Table 8: Other Necessary Qualifications for Teaching besides Diploma
R Training Personality Knowing the culture of the Others No All of
experience traits English-speaking people Answer them
P 78 12 26 02 01 16
% 57.35% 8.82% 19.11% 1.47% 0.73% 11.76%

Since over half of participants declared that obtaining a diploma is insufficient to


practice teaching, the table above shows other qualifications needed for teaching. 78
participants (57.35%) considered training as an indispensable requirement for teaching, 26
participants (19.11%) said that knowing about the English culture is important to be a
successful teacher, while 12 participants (8.82%) chose personality traits as a necessary
requirement for teaching. Interestingly, 16 participants (11.76%) see that all the mentioned
requirements are important for a student teacher to begin the profession, which indicates that
they understand how complex and demanding teaching is. Thus, it is important for teacher
educators to make it clear and insist on student teachers to widen their vision about this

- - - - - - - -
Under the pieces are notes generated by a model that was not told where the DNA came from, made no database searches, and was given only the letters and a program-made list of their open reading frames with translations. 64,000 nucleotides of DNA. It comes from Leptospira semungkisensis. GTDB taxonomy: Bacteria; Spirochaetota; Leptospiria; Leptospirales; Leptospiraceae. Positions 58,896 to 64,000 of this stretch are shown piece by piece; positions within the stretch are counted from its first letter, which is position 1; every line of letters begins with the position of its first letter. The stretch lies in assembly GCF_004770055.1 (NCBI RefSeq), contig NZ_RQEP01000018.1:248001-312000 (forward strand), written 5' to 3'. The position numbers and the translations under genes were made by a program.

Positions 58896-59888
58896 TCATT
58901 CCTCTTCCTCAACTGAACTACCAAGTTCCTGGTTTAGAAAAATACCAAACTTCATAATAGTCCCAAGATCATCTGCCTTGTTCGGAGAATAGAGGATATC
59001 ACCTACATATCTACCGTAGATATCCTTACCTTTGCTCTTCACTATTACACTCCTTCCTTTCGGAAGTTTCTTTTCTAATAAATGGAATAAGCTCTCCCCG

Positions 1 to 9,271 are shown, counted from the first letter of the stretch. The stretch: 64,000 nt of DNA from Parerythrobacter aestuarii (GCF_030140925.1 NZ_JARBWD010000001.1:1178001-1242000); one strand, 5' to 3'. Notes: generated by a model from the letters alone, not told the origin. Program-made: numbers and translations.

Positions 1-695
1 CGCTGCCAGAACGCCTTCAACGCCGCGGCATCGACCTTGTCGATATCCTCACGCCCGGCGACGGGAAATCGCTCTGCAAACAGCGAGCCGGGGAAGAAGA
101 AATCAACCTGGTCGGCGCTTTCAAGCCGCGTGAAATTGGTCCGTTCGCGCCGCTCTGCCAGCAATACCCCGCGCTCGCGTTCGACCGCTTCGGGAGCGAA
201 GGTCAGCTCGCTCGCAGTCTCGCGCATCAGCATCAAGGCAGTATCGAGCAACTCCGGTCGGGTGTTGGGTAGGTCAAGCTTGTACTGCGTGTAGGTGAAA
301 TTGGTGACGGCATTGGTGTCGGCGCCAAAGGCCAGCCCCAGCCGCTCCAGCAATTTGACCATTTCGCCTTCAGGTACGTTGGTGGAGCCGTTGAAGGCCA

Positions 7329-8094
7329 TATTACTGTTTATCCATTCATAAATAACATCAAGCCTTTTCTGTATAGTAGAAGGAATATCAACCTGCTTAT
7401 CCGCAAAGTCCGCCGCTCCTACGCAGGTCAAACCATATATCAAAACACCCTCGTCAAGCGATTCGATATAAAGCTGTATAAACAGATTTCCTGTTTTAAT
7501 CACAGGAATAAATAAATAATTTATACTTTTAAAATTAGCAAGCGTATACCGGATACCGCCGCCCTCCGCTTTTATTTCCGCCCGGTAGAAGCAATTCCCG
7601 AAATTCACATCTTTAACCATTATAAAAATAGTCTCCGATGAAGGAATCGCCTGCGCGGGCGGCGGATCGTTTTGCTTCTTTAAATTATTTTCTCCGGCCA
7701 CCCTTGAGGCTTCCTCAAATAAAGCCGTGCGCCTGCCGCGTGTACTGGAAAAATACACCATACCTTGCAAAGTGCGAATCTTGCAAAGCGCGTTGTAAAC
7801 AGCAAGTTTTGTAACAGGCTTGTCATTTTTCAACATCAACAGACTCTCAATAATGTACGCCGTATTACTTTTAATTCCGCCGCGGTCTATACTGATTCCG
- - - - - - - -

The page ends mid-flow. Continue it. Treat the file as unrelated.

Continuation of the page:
profession and make short and long-term objectives that go beyond obtaining a teaching
certificate. They need also to reinforce their knowledge on both teaching theories and
practices as they prepare student teachers psychologically and pedagogically to become
teachers. The ultimate goal is to be well equipped, confident and knowledgeable about being a
part in the world of schooling.

6.3. Part three: Major concerns and challenges


Q8. What would you like to be included in the teacher training program (induction phase)?
(Rank them from 1 to 8).
As induction phase is necessary to start the teaching profession, this question seeks to know
the most needed areas in teacher training programmes.
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Table 9: Subject Areas to Be Included In Teacher Training Programmes


Response Rank Participants Percentage
Lesson plan 1 30 22.05%
Classroom management 2 23 16.91%
Language skills 2 23 16.91%
Language construction 4 21 15.44%
(grammar, vocabulary
and pronunciation)
Learners psychology 5 20 14.70%
ICT in education 6 18 13.23
Teacher development 7 17 12.50

No student teacher doubts the importance of teacher training in his/her professional


development; however, they differ in their priorities and interests. As the table shows, lesson